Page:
dent changes over time. Most of the differences reﬂect random genetic drift, and thus they hold extensive information about mutational processes and negative selection that can be readily mined with current analytical techniques. Hidden among the differences is a minority of functionally important changes that underlie the phenotypic differences between the two species. Our ability to distinguish such sites is currently quite limited, but the catalogue of human–chimpanzee differences opens this issue to systematic investigation for the ﬁrst time. We would also hope that, in elaborating the few differences that separate the two species, we will increase pressure to save chimpanzees and other great apes in the wild. Our results conﬁrm many earlier observations, but notably challenge some previous claims based on more limited data. The genome-wide data also allow some questions to be addressed for the ﬁrst time. (Here and throughout, we refer to chimpanzee–human comparison as representing hominids and mouse–rat comparison as representing murids—of course, each pair covers only a subset of the clade.) The main ﬁndings include: . Single-nucleotide substitutions occur at a mean rate of 1.23% between copies of the human and chimpanzee genome, with 1.06% or less corresponding to ﬁxed divergence between the species. . Regional variation in nucleotide substitution rates is conserved between the hominid and murid genomes, but rates in subtelomeric regions are disproportionately elevated in the hominids. . Substitutions at CpG dinucleotides, which constitute one-quarter of all observed substitutions, occur at more similar rates in male and female germ lines than non-CpG substitutions. . Insertion and deletion (indel) events are fewer in number than single-nucleotide substitutions, but result in ,1.5% of the euchromatic sequence in each species being lineage-speciﬁc. . There are notable differences in the rate of transposable element insertions: short interspersed elements (SINEs) have been threefold more active in humans, whereas chimpanzees have acquired two new families of retroviral elements.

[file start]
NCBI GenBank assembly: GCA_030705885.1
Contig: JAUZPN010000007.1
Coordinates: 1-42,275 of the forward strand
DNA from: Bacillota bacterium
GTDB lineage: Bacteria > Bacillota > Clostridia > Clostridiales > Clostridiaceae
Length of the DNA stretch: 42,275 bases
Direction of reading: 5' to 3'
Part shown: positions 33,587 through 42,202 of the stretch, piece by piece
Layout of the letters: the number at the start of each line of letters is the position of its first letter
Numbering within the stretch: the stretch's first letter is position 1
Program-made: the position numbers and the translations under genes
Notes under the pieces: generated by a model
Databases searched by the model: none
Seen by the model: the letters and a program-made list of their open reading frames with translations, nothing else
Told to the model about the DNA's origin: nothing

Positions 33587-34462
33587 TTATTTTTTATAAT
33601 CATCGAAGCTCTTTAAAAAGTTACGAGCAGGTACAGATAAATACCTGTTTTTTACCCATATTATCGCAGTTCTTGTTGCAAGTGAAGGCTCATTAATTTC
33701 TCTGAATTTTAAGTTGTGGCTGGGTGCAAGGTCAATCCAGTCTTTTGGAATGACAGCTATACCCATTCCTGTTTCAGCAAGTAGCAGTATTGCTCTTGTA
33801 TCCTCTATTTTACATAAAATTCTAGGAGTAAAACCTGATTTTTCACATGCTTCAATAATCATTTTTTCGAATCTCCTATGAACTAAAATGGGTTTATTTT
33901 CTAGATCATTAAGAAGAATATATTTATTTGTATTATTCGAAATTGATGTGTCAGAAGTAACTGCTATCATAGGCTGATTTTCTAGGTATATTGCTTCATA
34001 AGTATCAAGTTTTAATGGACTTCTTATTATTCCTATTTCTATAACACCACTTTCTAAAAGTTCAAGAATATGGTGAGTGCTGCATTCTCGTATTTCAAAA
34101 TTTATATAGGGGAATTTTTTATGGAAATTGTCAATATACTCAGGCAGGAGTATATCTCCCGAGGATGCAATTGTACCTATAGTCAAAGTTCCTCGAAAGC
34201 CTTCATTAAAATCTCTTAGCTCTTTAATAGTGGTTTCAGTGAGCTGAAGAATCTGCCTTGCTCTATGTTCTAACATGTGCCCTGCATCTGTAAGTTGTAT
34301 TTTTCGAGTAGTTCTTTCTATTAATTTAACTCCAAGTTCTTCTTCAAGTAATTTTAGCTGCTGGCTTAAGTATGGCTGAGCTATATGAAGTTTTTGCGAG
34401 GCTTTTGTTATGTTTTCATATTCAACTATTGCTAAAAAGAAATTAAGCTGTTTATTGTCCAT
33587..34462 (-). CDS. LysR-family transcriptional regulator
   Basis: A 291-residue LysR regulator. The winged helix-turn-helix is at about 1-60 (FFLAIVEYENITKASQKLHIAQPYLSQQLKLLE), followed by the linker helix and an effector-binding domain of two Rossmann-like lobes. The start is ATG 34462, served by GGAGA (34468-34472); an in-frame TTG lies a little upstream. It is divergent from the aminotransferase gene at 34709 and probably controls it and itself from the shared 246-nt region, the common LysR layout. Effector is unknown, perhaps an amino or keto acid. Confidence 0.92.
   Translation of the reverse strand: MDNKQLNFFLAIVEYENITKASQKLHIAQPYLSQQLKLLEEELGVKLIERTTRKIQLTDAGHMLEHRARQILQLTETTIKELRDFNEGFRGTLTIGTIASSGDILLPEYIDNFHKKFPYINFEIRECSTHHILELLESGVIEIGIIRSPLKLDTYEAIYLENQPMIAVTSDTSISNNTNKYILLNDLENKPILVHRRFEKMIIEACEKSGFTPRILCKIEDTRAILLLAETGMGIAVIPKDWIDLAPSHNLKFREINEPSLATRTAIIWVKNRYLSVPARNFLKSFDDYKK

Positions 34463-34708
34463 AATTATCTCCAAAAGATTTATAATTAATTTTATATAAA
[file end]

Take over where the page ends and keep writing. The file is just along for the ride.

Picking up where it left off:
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Yerkes pedigree number C0471.98%). Chimpanzee polymorphisms.
Genome sequencing and assembly We sequenced the genome of a single male chimpanzee (Clint. The former was a de novo assembly.2 events per 100 kb) and occasional local misordering of small contigs (.6 £ 1024 among central African chimpanzees.22 (see Supplementary Information ‘Genome sequencing and assembly’ and Supplementary Tables S2–S6). Detailed analysis of these rapidly changing regions of the genome is being performed with more directed approaches27.6-fold) and more supercontigs (3. Comparison with the ﬁnished chromosome 21 sequence yielded similar discrepancy rates (see Supplementary Information ‘Genome sequencing and assembly’). we will refer to chimpanzee chromosomes using the orthologous numbering nomenclature proposed by ref. by restricting our analysis to high-quality bases.0. the nucleotide-level accuracy of the WGS assembly is essentially equal to that of ‘ﬁnished’ sequence.3. If we restrict the analysis to older duplications (#98% identity) we ﬁnd fewer assembly problems: 72% of those that can be mapped to the human genome are shared as duplications in both species. These may reﬂect a small amount of central African ancestry. based on comparison to ﬁnished chimpanzee bacterial artiﬁcial chromosomes (BACs) and to the human genome (see Supplementary Information
Table 1 | Chimpanzee assembly statistics
Assembler PCAP ARACHNE